Tue, 6 June 2017
Is American influence in Asia and around the world set to decline? In the years following the global financial crisis, the US has increasing ceded its leadership in the world, while China has rushed in to fill the gap left behind. Based on the inward-looking economic nationalism of the Trump administration, some say this trend is poised to accelerate.
Gideon Rachman, chief foreign affairs columnist for the Financial Times, terms this phenomenon “Easternization” - the tectonic shift of the world’s center of gravity from West to East, and from the US to China. Though obscured by the headlines of the day, in the not-so-distant future we may come to view this, as Rachman does, as the momentous transformation of the young century.
How is the growing wealth of Asian nations transforming the international balance of power? Will Trump’s temperament lead to war or peace with Asian nations? After striving for years to be a part of Europe, is Russia now returning to its Asian roots? How would a shift to the East shape all of our lives? This event is co-organized with the Mechanics Institute.
For more information about this event please visit: http://www.worldaffairs.org/event-calendar/event/1714
Wed, 29 March 2017
General Michael Hayden is the only person ever to lead both the CIA and NSA. For 10 years, he was a key player in some of the most important events in the history of American national security. Now, at a time of ominous new threats and political change, General Hayden will share an insider’s perspective of America's intelligence wars.
What role did US intelligence play in the wake of terrorist threats, a major war and the technological revolution? What was the transformation of the NSA after 9/11? Why did the NSA begin the controversial terrorist surveillance program that included the collection of domestic phone records? What else was set in motion during this period that formed the backdrop for the infamous Snowden revelations in 2013?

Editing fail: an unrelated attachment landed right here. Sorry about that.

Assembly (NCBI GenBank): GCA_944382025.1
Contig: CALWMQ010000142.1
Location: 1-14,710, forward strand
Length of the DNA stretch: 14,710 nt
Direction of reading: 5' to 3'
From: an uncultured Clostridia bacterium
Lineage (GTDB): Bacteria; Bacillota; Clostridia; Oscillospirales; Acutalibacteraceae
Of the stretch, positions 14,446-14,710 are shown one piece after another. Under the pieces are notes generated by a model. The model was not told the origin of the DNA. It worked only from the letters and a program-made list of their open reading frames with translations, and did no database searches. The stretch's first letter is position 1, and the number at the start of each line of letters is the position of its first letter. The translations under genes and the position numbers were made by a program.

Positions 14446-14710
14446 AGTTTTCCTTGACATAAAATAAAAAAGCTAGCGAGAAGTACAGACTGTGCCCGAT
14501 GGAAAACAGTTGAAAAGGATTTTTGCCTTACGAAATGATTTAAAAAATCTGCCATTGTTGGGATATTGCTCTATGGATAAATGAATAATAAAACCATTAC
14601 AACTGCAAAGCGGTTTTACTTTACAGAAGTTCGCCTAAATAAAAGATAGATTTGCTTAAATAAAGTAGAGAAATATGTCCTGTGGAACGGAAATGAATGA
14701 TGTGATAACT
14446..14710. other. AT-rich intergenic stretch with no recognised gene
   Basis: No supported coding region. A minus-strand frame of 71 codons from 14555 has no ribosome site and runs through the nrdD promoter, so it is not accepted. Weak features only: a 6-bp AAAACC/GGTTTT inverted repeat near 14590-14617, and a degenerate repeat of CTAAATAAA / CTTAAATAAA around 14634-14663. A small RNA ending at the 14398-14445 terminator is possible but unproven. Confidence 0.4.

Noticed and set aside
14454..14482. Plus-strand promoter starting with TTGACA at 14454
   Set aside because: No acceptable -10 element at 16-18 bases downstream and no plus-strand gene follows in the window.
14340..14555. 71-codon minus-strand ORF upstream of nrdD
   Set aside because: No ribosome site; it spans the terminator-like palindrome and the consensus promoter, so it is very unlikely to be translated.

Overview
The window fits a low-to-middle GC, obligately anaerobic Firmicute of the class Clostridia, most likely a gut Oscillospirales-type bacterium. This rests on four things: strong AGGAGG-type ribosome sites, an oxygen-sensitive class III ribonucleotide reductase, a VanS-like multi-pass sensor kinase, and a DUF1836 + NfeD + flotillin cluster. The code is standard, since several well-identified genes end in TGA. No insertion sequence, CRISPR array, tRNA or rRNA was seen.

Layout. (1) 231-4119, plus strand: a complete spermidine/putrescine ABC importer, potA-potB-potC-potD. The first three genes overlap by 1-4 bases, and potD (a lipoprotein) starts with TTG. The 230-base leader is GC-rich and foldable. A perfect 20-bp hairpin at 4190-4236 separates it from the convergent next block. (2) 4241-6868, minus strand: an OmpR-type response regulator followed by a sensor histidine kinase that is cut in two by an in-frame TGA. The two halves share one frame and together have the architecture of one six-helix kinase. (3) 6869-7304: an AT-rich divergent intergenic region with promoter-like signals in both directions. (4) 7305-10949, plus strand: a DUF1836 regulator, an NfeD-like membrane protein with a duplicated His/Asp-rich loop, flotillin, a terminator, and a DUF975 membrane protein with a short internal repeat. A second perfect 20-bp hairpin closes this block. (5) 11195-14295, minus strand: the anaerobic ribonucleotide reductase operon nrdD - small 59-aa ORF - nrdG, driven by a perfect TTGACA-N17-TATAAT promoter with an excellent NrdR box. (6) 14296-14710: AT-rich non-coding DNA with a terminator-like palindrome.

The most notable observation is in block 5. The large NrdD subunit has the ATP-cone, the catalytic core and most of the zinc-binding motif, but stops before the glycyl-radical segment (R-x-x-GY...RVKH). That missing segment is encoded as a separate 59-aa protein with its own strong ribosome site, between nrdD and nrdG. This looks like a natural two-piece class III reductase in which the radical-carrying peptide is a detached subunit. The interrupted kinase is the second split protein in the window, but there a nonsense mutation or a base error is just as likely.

General Hayden is a retired United States Air Force four-star general, former director of the NSA, principal deputy director of National Intelligence, and director of the CIA. His recent book, "Playing to the Edge: American Intelligence in the Age of Terror," is a behind-the-scenes account of his experiences within our national intelligence operations. His goals for writing it are simple: No apologies. No excuses. Just what happened.
Speaker General Michael Hayden is the Former Director of the NSA and CIA.
Jane Wales, CEO, World Affairs and Global Philanthropy Forum, and Vice President, The Aspen Institute, moderates the discussion.
For more information please visit: http://www.worldaffairs.org/event-calendar/event/1692
Tue, 6 December 2016
The Joint Comprehensive Plan of Action (JCPOA) — the Iran deal — is perhaps the most important negotiated arrangement thus far in the 21st century. Iran’s capacity to construct a nuclear weapon has been stopped for 15 years and perhaps longer. It has not yet led to greater cooperation with Iran in the region, domestically on human rights and more democratic governance, and it has created problems for the governments of Israel, Saudi Arabia and the Gulf States. Why? What are the prospects for the future for the next US president.
Hadi Ghaemi, Executive Director, International Campaign for Human Rights in Iran
Suzanne Maloney, Deputy Director, Foreign Policy Program, The Brookings Institution
Thomas Pickering, Vice Chairman of Hills & Company, former Under Secretary of State for Policy and Career Ambassador
Moderator: Greg Dobbs, former Foreign Correspondent, ABC News
Mon, 21 March 2016
Refugee camps spring up around the world in response to the needs of displaced populations. Always intended to be temporary, these camps often become long term homes for their residents. From the outside, they're seen as a humanitarian crisis by aid workers and a security challenge by host governments. What does life look like for those who call a refugee camp home?
Journalist Ben Rawlence spent years documenting life in Dadaab, a group of refugee camps in northern Kenya. The camps make up a small city of almost half a million people, mostly Somalis who fled civil war and violence. How does this population address the challenges of education, employment, healthcare and meeting other basic needs? Why has this camp, and others like it, become a more permanent settlement for so many? Rawlence will share the stories of a few of Dadaab’s citizens, exploring both individual lives and the wider political forces that have kept them from returning home.
Speaker Ben Rawlence is an author and journalist.
Karen Ferguson, Executive Director, Northern California, International Rescue Committee, moderates the conversation.
For more information about this event please visit: http://www.worldaffairs.org/media-library/event/1551